We pay our housekeeper $12/hour and it takes her 5 hours to clean our house, for a total of $60. I think that's about average based on what friends say they pay.
I noticed several posts recently regarding paying the housekeeper by the hour or by the job. I think its important to clarify why you need to pay a housekeeper by the job. If you pay your housekeeper hourly, she becomes your employee! If she is paid by the job, she is an independent contractor. As an independent contractor, she has a job to perform and gets paid the same amount, whether it takes her 1 hr or 3 hours. You put yourself in murky waters by insisting on paying her hourly. In the event that something goes wrong, she has recourse to file a complaint with the Fair Employment and Housing, and then you have trouble with having not paid her taxes, social security contributions etc. . . Someone who has learned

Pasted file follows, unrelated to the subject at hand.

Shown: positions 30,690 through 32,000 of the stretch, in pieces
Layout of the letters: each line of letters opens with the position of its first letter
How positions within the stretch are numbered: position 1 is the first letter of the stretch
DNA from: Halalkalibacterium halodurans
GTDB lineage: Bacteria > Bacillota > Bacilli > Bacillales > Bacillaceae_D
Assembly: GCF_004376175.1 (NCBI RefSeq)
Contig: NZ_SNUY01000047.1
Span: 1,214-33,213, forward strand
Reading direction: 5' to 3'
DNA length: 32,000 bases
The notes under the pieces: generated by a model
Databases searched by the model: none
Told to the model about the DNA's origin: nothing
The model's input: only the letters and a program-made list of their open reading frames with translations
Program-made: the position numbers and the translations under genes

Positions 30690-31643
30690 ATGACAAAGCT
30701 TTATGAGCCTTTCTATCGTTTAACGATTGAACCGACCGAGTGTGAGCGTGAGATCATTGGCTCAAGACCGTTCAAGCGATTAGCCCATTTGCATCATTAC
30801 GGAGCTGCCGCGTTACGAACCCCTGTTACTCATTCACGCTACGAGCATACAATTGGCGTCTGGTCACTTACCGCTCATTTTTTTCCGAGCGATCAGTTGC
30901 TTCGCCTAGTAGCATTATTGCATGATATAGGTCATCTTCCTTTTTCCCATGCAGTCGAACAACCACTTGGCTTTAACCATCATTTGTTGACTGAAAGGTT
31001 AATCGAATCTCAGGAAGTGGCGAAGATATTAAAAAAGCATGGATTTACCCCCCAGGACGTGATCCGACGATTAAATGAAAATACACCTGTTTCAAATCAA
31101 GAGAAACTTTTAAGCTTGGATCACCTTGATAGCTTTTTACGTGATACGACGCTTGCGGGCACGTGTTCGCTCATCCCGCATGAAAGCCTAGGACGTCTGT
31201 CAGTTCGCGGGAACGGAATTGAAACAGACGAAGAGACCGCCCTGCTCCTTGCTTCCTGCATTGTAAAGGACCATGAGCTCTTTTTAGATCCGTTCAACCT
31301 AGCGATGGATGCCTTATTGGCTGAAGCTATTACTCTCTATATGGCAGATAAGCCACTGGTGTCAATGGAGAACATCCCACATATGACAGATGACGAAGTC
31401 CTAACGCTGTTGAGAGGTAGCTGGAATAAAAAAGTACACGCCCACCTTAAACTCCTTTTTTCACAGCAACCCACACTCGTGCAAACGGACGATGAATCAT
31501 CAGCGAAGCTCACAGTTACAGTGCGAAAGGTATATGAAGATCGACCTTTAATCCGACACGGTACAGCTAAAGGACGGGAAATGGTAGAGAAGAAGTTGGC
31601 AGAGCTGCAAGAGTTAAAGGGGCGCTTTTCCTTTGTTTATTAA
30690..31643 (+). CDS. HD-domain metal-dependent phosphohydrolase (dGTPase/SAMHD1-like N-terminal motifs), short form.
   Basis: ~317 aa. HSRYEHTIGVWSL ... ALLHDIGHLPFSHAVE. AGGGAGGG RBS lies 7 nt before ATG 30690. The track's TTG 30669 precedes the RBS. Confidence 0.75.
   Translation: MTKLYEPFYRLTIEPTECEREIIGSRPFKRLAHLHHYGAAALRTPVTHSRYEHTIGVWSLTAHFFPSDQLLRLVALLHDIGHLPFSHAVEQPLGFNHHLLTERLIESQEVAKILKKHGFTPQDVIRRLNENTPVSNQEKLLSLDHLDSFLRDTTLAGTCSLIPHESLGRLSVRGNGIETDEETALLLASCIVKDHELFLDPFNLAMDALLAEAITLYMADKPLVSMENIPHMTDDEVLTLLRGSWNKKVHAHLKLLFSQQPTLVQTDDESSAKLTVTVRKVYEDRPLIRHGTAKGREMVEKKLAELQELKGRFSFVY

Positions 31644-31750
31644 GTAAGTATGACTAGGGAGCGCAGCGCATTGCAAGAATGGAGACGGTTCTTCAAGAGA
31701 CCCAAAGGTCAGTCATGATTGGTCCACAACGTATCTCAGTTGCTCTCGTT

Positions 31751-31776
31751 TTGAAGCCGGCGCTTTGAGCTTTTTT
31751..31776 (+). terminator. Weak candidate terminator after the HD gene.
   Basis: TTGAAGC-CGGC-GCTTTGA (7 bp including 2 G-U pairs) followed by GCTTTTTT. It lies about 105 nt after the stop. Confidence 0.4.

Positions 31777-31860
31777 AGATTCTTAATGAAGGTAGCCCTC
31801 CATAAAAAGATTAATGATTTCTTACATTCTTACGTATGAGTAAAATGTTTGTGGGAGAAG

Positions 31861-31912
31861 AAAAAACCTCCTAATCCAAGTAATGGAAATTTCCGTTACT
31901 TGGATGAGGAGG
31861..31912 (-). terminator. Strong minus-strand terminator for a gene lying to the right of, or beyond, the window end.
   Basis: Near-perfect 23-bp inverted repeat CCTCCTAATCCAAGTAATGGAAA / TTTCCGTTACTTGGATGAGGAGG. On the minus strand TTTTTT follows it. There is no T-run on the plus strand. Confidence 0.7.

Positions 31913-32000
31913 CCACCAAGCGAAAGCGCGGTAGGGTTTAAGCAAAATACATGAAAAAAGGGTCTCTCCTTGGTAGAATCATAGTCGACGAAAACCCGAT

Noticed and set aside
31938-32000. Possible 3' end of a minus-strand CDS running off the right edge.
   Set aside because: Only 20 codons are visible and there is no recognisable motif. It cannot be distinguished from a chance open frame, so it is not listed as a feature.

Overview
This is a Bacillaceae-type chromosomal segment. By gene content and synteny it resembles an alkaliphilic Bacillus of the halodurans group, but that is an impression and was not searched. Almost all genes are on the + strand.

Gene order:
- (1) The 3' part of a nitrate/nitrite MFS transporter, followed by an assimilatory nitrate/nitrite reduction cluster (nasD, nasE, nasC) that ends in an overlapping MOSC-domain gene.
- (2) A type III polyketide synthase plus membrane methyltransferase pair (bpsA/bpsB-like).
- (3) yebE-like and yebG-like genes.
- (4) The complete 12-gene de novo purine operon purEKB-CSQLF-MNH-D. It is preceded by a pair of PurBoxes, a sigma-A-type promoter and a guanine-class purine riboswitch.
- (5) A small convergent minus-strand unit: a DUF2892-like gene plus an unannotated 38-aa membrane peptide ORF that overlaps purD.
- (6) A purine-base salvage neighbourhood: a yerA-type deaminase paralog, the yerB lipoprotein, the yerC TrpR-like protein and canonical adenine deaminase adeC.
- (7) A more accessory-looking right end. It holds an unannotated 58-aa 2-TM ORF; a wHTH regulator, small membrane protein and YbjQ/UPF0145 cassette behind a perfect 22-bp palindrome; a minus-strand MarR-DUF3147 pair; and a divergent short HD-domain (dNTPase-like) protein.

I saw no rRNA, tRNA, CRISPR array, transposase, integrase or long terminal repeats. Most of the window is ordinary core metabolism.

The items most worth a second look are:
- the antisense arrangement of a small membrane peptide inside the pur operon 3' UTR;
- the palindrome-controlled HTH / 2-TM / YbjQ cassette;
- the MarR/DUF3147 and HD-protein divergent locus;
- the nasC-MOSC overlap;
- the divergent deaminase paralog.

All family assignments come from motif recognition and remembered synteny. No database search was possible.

some examples of pay from 2001 newsletters, most in Berkeley...
- Mine cleans a 3000 square foot house (the bottom floor being all hardwood) for $80, every week. It takes a good person about six hours to do the job right
- We pay $70 for our two-story, medium-size house twice a month
- she charges $60 to clean one bathroom, kitchen, living room, dining room, two bedrooms, one small study
- I pay her and her helper $50 for 4 person-hours of cleaning (2 people working 2 hours)
- she cleans our small house once a week for $40.
- She normally charges about $50 for 4 hours work
- I pay $50 every week for about 2 1/2 hours of work